The weakness of IPv4 is a crack in our crucial network foundation.
In the technological and legal scramble to make the Internet more secure and reliable, we offer a simple suggestion: Try IPv6. The basic protocol of the Internet, the long-in-the-tooth IPv4, mocks attempts to guarantee availability, integrity or privacy of data. IPv4 is intrinsically vulnerable to all manner of mischief: an unacceptable crack in our crucial network foundation.
Its almost regrettable that IPv4s hard limits, such as 32-bit addresses, are being successfully finessed by technologies such as dynamic address assignment. This postpones the day when network operators will face a technical imperative to adopt the long-defined but slow-to-spread IPv6, with its more deeply integrated security as well as its more capacious 128-bit address space.
Like putting seat belts in cars, the rollout of IPv6 is taking too long because site-by-site decisions are based on individual benefit versus cost. The picture would be different if there were a common mandate to make the needed investment across the board.
A legal mandate would follow the pattern of other crucial infrastructures such as trucking, air transport and even HDTV. The governments nose is already well into the tent of defining acceptable IT practice: HIPAA mandates personal data confidentiality, the USA Patriot Act mandates auditability and disclosure to government agencies on demand, and Californias July 1 law mandates disclosure of unauthorized data leaks.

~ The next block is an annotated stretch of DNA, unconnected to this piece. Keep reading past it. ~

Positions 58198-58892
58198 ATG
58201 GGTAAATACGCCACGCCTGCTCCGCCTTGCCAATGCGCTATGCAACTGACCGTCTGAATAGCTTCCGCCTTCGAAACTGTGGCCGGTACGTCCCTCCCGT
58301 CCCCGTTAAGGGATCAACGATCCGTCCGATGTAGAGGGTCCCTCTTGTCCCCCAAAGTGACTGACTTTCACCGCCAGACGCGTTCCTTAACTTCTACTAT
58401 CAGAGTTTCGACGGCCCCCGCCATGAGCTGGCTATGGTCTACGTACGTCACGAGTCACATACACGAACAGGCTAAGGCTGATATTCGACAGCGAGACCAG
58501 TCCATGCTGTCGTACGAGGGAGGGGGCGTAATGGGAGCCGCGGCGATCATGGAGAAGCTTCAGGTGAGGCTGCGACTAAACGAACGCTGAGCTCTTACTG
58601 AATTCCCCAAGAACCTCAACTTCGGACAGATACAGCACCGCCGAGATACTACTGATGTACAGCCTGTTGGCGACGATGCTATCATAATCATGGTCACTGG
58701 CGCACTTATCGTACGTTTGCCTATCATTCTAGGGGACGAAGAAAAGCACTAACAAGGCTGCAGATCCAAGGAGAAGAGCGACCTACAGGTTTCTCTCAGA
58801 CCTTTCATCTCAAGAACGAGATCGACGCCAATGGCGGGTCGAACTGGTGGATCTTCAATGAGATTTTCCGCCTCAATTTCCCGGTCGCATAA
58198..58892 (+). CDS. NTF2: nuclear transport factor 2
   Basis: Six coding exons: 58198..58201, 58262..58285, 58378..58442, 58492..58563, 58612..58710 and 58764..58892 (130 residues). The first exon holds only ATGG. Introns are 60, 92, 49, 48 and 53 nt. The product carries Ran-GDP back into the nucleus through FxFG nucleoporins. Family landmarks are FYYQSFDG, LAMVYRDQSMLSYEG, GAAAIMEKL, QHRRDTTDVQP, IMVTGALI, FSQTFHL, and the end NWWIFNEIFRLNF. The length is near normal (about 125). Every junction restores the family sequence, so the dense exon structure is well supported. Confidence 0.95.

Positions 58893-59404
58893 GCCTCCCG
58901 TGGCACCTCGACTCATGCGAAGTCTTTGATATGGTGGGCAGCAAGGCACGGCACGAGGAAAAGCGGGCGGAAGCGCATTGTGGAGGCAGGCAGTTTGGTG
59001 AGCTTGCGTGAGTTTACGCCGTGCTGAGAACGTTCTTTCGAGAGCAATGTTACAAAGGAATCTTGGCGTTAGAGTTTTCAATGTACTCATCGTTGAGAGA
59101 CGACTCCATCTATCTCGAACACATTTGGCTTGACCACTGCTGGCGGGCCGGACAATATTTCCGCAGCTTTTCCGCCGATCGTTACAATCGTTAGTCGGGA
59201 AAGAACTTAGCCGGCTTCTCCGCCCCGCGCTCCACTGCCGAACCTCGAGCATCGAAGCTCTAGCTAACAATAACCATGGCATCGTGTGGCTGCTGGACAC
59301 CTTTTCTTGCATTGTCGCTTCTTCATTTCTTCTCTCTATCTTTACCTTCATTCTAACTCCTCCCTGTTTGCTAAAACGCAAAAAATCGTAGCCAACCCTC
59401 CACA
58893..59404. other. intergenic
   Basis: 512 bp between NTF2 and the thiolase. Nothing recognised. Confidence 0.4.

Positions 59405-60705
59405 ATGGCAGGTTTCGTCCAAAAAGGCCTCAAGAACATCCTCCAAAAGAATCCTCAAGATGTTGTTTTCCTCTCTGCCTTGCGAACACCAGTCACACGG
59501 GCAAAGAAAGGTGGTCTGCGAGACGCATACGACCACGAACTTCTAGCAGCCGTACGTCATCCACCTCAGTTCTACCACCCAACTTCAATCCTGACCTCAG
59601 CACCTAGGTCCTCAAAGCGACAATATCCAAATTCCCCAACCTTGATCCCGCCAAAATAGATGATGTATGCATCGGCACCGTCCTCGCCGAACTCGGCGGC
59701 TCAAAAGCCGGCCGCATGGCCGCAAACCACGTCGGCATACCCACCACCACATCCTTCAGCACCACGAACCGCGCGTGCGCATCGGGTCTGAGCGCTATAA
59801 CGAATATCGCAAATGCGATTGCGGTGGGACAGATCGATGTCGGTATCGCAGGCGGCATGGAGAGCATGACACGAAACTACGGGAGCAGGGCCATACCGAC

These rules have avoided unduly prescriptive detail, which would be a recipe for almost-immediate obsolescence. For example, the California law merely requires "encrypted" data storage, rather than specifying protocol and implementation.
This leaves us in need, however, of accepted standards of due care and faces us with the gloomy prospect of waiting for case law to provide them. Its time for industry participants to take, instead, a leadership role in developing codes of secure IT practice.
When legislators use loose labels like "encrypted," IT vendors and service providers must come forward and speak with one voice whether through existing trade organizations or through new bodies formed for this purpose, rather than waiting for judges to rule. Meanwhile, enterprise users should likewise define and promote multitier standards of security with branding programs. The public may not understand IPv6, but it can understand a logo that says "Built for Secure Computing."
Simply deploying IPv6 everywhere would give the Internet a jump toward vaulting over every legislative mandate yet proposed.
The improvement in network reliability would build the confidence of both enterprise and individual users in the integrity of network transactions. That would certainly yield high returns.
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